The following is an example of a configuration according to this invention based on a different screen resolution and different screen parameters.
 Assume screen resolution is 800×600.
 Assume image screen width is 48 inches.
where: d=width of a single horizontal screen resolution element, d=48/800=0.06 in
 Assume the strobe light. panel is 5 inches (S) behind the image panel, and the viewing region is approximately 5 feet (D) in front of the display with the physical layout approximately as shown in FIG. 9. Based on this geometry, the strobe light panel here is 62 inches wide.
 Using the expressions, (1) to (3) derived earlier, the following values are obtained:
 For strobe lamp width=twice d, or 0.12 inches;
W1, see FIG. 6a, =0.72 inches and W2=2.16 inches. DEL=0.72/12=0.06 inches, strobe light separation, and number of strobe lamps=62/0.06=1033.
 For strobe lamp width=three times d, or 0.18 inches (L/d=3);
W1=1.44 inches, and W2=2.88 inches. DEL=1.44/12=0.12 inches and number of strobe lamps=62/0.12=517
 With L/d=3, for any eye location at the top of the illumination trapezoid, the illumination function will go to zero at a distance which is less than 1.44+0.5(1.44) or 2.16 inches. Since this is about 1/2 inch less than average inter-ocular distance, L/d=3 might be considered marginally acceptable.
 If the distance, S, is reduced to approximately 3 inches for example, and L/d is approximately 2, the required radiant output per strobe light goes down but the number of lights goes up. There is a considerable continuum possible in the system parameters to meet differing needs.
 FIG. 10 shows a representation of the profile of the dispersion panel, 5, of FIG. 1. Shown are segments of three sections of the panel: upper, middle and lower although it is understood that the transition of the profile along the vertical is smooth and continuous between the three representations shown here.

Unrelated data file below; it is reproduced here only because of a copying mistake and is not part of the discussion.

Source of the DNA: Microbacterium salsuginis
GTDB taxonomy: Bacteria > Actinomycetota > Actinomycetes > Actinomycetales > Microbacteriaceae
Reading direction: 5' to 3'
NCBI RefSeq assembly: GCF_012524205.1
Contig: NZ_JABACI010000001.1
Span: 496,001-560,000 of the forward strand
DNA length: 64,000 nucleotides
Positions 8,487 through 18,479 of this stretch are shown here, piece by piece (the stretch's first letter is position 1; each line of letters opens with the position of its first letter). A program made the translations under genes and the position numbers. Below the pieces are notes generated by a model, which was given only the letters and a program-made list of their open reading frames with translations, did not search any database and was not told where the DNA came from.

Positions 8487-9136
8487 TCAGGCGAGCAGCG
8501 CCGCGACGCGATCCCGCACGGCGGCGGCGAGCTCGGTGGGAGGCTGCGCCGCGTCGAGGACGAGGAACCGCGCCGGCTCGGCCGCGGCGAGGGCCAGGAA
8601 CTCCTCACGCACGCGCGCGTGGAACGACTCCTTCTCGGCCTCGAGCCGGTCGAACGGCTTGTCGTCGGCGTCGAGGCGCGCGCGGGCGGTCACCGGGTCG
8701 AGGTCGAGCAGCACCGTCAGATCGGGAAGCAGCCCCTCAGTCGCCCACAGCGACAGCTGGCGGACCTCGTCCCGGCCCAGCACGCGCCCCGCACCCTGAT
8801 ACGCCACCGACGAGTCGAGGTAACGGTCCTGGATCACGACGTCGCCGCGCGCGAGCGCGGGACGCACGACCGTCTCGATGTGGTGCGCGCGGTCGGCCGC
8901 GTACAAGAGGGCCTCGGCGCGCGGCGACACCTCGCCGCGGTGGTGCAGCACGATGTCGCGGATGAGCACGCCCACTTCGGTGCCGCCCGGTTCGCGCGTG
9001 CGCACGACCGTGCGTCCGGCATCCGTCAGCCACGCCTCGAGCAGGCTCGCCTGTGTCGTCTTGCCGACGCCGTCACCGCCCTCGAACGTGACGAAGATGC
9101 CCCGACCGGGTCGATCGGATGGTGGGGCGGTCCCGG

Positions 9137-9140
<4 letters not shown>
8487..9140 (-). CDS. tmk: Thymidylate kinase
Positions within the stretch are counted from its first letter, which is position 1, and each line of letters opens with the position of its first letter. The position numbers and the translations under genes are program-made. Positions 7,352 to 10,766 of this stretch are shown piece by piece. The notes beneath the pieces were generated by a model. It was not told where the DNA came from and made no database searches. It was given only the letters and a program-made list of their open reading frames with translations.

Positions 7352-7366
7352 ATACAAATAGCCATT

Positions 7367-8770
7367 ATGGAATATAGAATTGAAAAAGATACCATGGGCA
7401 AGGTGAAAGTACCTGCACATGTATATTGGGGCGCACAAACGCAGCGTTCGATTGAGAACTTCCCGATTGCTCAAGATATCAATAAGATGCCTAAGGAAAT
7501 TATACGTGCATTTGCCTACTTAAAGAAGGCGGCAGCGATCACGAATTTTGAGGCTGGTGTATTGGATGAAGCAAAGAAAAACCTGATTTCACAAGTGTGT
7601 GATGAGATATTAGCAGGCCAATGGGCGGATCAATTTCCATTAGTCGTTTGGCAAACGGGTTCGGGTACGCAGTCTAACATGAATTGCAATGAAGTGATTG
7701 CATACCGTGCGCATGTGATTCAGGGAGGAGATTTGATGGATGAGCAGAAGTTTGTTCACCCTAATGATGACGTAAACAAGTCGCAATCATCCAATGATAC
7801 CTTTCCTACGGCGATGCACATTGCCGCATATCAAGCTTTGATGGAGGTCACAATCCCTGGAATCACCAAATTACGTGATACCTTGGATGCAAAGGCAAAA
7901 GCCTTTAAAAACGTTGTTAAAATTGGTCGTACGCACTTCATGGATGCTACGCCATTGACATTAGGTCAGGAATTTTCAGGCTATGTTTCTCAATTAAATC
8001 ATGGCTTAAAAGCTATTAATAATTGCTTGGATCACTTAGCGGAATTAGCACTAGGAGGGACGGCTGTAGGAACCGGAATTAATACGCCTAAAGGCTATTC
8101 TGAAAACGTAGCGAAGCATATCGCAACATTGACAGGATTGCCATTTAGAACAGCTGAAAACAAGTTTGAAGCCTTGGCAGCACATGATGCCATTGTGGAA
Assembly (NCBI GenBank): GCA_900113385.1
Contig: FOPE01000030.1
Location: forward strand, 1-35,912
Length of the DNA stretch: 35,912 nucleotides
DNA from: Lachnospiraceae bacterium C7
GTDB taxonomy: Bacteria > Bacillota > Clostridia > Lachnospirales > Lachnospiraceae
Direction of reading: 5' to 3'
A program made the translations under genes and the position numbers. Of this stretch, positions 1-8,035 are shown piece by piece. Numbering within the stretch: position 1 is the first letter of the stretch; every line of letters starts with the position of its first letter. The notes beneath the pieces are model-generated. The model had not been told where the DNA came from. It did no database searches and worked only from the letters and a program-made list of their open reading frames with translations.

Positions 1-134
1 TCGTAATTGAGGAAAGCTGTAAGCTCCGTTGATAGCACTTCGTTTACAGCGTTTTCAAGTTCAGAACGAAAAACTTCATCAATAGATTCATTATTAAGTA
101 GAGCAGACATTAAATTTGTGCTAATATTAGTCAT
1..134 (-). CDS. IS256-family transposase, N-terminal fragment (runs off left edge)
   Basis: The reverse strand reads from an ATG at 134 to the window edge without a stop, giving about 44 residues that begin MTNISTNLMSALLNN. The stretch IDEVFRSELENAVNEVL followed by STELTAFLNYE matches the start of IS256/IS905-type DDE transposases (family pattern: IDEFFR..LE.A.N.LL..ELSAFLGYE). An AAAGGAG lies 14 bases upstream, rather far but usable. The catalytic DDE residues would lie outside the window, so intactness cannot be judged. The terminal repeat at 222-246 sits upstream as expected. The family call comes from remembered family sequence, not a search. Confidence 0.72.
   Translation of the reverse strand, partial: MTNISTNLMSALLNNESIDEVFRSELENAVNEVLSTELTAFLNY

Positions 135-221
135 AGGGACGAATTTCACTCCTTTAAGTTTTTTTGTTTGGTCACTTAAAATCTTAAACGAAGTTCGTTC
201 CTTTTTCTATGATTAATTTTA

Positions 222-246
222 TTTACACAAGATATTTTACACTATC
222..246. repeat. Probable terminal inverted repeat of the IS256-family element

All of the segments show a repeating vertical convex curvature structure, 68, of dimensions which are smaller than the size of vertical screen pixels. The amount of curvature, and the exact shape of the curve does not limit the basic scope of this invention. It should be noted, also, the desirability of including horizontal steps, 69, also of small dimensions, to allow the curved part to be tilted forming the equivalent of a Fresnel lens. This will thus redirect light from excessively high or low angles to a more horizontal direction thereby increasing the brightness of the image.
 Non viewer-adaptive systems: The disclosure herein has revolved around a viewer adaptive approach in which the positions of the viewers eyes are measured and that information is used to accommodate the screen activity to supply light rays from every VPL to every viewer's eyes. However, a non adaptive system may be made in which this is absent and to compensate this, the viewers must sit in specified locations to match the locations where complete pictures can be seen. This could be accomplished by providing, as an input into the system, a selectable set of X and Y positions from where it is desired to view the images, said inputs would then be inputted as fixed values into the Eye(s) Position Data Table as fixed viewer locations and the system will then function as described earlier but with fixed viewing positions.
System Timing And Data Tables:
 The following is a description of an approach to managing the computations and data required for operation of the autostereoscopic display described herein. This embodiment is based on certain parametric assumptions expressed earlier. The assumptions may be varied and the data management may be varied without departing from the basic scope disclosed here for this invention.
 The data management for this autostereoscopic system can be separated into four functional areas:
1. Viewer eye position measurement. 2. Computer search for all vertical plane line-ups of eye positions with strobe lights and VPL's. 3. Formatting the data from 2 above into a form, the "VPL's vs STROBE" table, which makes convenient the extraction of every VPL position (VPL number) for all either right eyes or left eyes given a strobe lamp number. 4. Management of the sequence of operations needed to produce the results called for in this application. This includes; (1) generating a system synch pulse which triggers the start of a screen scan alternating between a left eye view and a right eye view, (2) selecting the right or left eye video image to be sent to the LCD screen for the duration of the scan interval,  then--after a "set-up" interval during which the selected right or left video image becomes stabilized on the SLM, (3) the first group of strobe lights (5 lights) is selected to be strobed, (4) using the "VPL's vs STROBE" table to provide the VPL number of every VPL lineup with the selected strobe lights and every eye, (either right or left based on the alternating selection made in (1) above), and then selecting these VPL's, (5) flashing the strobe lights in the group selected in (3) above, (6) de-selecting the previously selected VPL's, (7) repeating steps (3) to (6) selecting the next group (in step 3) of strobe lights until all 164 groups have been processed, (8) returning to (1) and alternate the left/right choice and repeat all steps.